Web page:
Last summer, the U.S. Conference of Mayors sued in Illinois on behalf of its member cities focusing on the issue. In September, a federal court temporarily blocked the Justice Department from withholding the funds for the jurisdictions represented by the conference.

The conference’s litigation is now focused on making the order affecting the 2017 grants permanent and apply to 2018 grants, as well, said Kate O’Brien, a Chicago attorney who represented the mayors.

Other federal courts have ruled against the Justice Department. Similar cases are being litigated across the country, and the Justice Department is considering appealing some unfavorable rulings.

The Trump administration has long argued that places that don’t cooperate with federal immigration authorities, often called “sanctuary cities,” pose a threat to public safety.

RELATED: Emanuel Tells Undocumented Immigrants Chicago ‘Always Will Be A Sanctuary City’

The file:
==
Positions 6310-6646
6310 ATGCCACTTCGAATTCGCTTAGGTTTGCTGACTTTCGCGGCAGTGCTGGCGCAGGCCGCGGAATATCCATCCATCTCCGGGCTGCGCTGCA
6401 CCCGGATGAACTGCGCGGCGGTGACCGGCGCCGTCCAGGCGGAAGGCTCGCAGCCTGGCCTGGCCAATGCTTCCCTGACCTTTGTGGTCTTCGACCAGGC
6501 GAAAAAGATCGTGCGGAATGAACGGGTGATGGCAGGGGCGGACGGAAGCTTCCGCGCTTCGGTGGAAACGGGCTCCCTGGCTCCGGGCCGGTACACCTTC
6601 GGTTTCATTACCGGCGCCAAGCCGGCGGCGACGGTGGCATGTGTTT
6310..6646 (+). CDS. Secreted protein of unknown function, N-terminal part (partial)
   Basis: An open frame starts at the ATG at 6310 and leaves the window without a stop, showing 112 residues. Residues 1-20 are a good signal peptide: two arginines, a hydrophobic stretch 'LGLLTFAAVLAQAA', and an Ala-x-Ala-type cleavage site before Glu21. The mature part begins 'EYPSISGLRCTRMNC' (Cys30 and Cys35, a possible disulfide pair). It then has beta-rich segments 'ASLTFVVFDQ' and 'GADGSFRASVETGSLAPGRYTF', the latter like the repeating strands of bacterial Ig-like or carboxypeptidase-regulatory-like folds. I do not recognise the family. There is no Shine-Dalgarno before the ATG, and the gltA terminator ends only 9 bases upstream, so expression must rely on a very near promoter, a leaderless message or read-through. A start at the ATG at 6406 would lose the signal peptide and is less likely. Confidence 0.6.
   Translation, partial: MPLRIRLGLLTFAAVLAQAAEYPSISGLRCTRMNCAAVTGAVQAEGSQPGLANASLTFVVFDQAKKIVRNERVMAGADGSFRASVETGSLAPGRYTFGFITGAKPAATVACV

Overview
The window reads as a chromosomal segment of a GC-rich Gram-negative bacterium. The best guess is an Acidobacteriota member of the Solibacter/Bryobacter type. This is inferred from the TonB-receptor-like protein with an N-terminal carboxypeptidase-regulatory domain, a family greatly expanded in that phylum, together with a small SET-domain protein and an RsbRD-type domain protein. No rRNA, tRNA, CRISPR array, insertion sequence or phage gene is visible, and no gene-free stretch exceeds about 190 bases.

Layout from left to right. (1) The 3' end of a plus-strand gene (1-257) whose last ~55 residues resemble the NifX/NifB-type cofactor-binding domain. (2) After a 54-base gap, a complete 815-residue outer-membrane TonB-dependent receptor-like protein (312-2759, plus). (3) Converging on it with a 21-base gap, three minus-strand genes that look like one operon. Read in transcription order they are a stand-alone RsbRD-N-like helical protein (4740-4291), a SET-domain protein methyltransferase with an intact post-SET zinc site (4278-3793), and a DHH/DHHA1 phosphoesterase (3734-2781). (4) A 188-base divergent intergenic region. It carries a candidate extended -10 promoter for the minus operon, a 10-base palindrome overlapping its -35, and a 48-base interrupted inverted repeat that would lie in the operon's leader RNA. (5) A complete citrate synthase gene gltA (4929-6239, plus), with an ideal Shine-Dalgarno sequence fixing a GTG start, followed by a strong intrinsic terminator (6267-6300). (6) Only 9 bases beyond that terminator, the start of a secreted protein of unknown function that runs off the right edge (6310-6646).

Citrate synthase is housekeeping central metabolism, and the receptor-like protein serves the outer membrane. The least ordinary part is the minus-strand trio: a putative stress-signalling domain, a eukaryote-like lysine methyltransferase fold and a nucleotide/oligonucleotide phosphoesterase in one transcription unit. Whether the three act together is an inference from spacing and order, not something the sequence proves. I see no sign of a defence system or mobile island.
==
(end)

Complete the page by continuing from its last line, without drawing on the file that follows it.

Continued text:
“I continue to urge all jurisdictions under review to reconsider policies that place the safety of their communities and their residents at risk,” Sessions said in a statement in January 2018. “Protecting criminal aliens from federal immigration authorities defies common sense and undermines the rule of law.”

The details differ by jurisdiction, but the Justice Department felt law enforcement agencies in those communities weren’t sufficiently committing themselves to cooperating with federal immigration agents when officers came in contact with people who might not be in the country legally.